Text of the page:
GLCD 5140 – The Golden Age of Light Music: Musical Kaleidoscope – Volume 2


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As usual with this fascinating series, this is a very well filled disc, full of varied and in many cases rare recordings of short, some very short, pieces of light music. The devotee of the period or the genre will be buying each volume of the series as they come out, and for them the present disc may well fill a number of intriguing holes in their collections. Those with a less consuming interest may well want to select individual discs that have some special appeal. My own personal favorites so far have included GLCD 5108 (British Cinema and Theatre Orchestras) and GLCD 5141 (Globetrotting) but others will no doubt produce different lists.

All of this is by way of preface to saying that although there were a few enjoyable and memorable pieces here, I found all too many merely ordinary. I usually enjoy the short pieces from the 1940s and 1950s which form a large part of the contents of this series, but here the pieces that stood out in a positive sense were the two items by Bantock and the three by MacDowell, all from earlier periods. Otherwise whilst there is certainly much variety here there is little likely to attract anyone not already hooked by the genre. Perhaps the problem is that this is a disc intended for items that do not fit into any of the categories chosen for earlier discs. It is notable that the best parts are the two short sections with a series of linked pieces – “Short and sweet”, which includes the Park Lane Serenade and Cigarette Girl, and “Drama, menace and excitement”, including The Four Horsemen” and “Follow that car”.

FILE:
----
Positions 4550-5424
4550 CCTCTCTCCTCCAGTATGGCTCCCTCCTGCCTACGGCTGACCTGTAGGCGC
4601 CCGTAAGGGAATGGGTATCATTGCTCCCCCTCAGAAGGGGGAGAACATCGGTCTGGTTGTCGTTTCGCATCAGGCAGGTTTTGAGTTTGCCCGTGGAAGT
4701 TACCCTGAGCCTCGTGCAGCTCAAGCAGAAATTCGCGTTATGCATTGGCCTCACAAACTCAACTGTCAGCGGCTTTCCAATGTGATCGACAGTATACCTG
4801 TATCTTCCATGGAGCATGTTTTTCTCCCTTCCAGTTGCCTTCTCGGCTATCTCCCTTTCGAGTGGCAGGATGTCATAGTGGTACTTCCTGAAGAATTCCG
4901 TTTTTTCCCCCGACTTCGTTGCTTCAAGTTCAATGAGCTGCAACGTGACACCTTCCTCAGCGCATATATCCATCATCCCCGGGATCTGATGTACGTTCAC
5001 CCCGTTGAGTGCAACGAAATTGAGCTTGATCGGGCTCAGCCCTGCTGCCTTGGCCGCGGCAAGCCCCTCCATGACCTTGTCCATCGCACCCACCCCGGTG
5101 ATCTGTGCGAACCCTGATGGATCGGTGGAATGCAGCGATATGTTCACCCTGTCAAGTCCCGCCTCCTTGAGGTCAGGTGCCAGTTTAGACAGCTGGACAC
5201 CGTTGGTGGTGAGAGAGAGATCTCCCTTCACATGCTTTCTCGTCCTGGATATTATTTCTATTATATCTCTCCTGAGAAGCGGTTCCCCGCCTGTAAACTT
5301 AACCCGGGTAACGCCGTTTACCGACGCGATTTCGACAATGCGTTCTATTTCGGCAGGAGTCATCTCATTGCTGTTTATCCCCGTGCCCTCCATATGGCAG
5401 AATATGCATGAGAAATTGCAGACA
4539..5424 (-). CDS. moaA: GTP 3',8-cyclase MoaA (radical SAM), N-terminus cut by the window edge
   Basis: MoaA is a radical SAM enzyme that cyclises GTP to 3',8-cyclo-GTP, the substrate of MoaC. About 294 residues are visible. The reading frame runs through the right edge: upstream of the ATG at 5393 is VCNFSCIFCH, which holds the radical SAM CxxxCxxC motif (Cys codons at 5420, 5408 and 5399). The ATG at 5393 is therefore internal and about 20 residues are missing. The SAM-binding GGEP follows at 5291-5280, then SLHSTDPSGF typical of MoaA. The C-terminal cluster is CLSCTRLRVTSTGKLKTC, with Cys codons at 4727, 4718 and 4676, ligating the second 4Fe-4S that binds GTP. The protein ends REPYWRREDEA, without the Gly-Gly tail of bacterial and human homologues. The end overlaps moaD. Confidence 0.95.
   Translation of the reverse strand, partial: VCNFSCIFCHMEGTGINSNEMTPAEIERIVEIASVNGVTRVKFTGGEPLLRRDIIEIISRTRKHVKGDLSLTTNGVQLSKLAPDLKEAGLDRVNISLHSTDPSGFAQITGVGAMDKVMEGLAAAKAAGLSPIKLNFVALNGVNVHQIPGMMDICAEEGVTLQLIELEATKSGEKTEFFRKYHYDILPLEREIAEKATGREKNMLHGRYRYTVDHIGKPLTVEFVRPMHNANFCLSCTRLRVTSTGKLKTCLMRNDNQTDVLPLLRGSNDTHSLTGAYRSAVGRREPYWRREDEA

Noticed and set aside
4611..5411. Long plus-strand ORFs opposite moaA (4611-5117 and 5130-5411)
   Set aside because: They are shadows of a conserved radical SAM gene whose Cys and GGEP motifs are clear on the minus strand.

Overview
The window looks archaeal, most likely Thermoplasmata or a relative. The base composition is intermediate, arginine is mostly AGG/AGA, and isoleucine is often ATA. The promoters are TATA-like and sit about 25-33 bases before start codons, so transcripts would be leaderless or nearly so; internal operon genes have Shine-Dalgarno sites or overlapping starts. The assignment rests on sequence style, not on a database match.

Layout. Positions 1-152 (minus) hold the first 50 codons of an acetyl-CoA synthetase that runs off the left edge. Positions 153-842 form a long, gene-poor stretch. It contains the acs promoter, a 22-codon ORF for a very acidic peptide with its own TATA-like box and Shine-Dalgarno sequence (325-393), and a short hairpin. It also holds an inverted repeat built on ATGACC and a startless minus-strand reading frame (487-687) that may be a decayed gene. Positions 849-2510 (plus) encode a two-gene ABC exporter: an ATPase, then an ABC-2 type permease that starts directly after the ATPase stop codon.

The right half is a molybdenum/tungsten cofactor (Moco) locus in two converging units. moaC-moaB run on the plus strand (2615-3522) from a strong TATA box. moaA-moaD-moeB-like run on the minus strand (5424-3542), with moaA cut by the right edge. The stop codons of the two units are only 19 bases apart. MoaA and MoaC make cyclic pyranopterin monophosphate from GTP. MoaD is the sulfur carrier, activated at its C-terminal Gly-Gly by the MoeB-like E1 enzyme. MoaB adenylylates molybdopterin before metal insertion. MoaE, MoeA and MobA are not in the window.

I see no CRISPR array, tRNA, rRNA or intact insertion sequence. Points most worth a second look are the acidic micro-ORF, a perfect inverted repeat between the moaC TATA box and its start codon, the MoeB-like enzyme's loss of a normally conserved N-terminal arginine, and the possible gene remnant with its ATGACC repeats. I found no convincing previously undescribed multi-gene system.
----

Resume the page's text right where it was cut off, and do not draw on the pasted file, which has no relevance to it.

One continued curiosity of the series is the apparent assumption that purchasers are acquiring the whole series, so that whilst there are detailed notes about composers and orchestras who have not featured before, there is no mention at all of the items where they have done. This is frustrating for those wanting only a selection of discs, and I would imagine that even those with the whole series might well find it useful to have some form of cross-reference to where more detailed information can be found. Indeed, having now issued over 40 discs, it is perhaps time to produce some form of index to help the collector find particular pieces and orchestras.

I am sorry to be so luke-warm about this disc as this is generally a valuable and enjoyable series whose issues I look forward to. Perhaps you will enjoy it more than me – the restoration and remastering are done as skilfully as ever and certainly the contents are never less than characteristic of the craftsmanship and professionalism of the composers and arrangers of their time
John Sheppard